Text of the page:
Executive Summary

State and local governments pay millions to contractors each year for goods and services that keep their agencies running, help the public and shape whether residents think their government is doing a good job.[1] This is particularly true for technology. States depend on contractors for the software that provides people with services they take for granted — and demand.

This means that a failure of procurement — the processes, policies and people behind all this spending — can disrupt services for millions and derail an administration’s ability to deliver its priorities. Problems with these contracts abound. One consulting firm found that only a small portion of large software projects launched by the government and other sectors of the economy are considered successful.[2]

High-profile examples of such problems are all too plentiful. There was the calamitous 2014 rollout of, the Obama administration’s flawed health care web portal. Rhode Island’s Unified Health Infrastructure Project (UHIP) collapsed when it opened in 2016, leaving thousands unable to access health, food and other critical services or get in touch with eligibility specialists for months.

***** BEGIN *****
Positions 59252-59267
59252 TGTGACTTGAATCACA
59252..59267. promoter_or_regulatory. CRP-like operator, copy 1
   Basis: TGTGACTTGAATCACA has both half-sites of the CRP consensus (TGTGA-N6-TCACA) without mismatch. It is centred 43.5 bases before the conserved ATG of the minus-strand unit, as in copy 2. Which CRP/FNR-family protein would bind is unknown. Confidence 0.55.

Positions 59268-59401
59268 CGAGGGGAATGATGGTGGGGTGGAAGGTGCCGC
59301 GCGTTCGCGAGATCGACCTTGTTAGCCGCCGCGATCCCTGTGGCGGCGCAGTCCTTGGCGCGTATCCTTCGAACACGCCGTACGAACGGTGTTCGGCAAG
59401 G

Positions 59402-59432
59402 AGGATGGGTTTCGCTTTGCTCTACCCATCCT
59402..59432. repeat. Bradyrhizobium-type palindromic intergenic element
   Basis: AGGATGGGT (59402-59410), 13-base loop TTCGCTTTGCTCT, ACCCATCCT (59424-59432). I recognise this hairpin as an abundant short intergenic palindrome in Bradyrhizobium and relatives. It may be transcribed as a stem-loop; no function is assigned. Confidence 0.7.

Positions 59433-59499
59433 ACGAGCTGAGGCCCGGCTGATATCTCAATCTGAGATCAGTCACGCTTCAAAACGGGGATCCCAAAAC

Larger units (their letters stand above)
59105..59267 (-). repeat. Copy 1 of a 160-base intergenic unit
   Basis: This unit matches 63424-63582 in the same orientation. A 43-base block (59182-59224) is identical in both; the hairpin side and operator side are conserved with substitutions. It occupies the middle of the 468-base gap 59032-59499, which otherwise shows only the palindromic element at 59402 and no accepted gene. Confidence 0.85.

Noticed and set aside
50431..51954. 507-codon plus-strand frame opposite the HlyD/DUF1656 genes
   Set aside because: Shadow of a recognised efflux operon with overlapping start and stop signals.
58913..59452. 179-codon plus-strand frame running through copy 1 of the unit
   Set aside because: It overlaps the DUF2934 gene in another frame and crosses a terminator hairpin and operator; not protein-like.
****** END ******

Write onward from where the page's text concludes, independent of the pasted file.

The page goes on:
One reason for these failures is states’ antiquated procurement practices and strategies. Agencies use the same processes to procure a constantly evolving, $100 million software system that they would use to buy a bus that costs less than $500,000.

In addition, officials often gamble that they will fulfill their mission by turning the entire project over to one vendor with a single contract. They might have rigorous oversight of spending, but no way to gauge the quality of software development or ensure that the project is producing the desired outcomes.

This “big bang” approach to technology projects was trendy in the private sector in the 1990s. After a few years they found it led to high rates of failure and largely abandoned it. But most states still use this practice, leaving it harder for them to procure the custom software that industry builds today.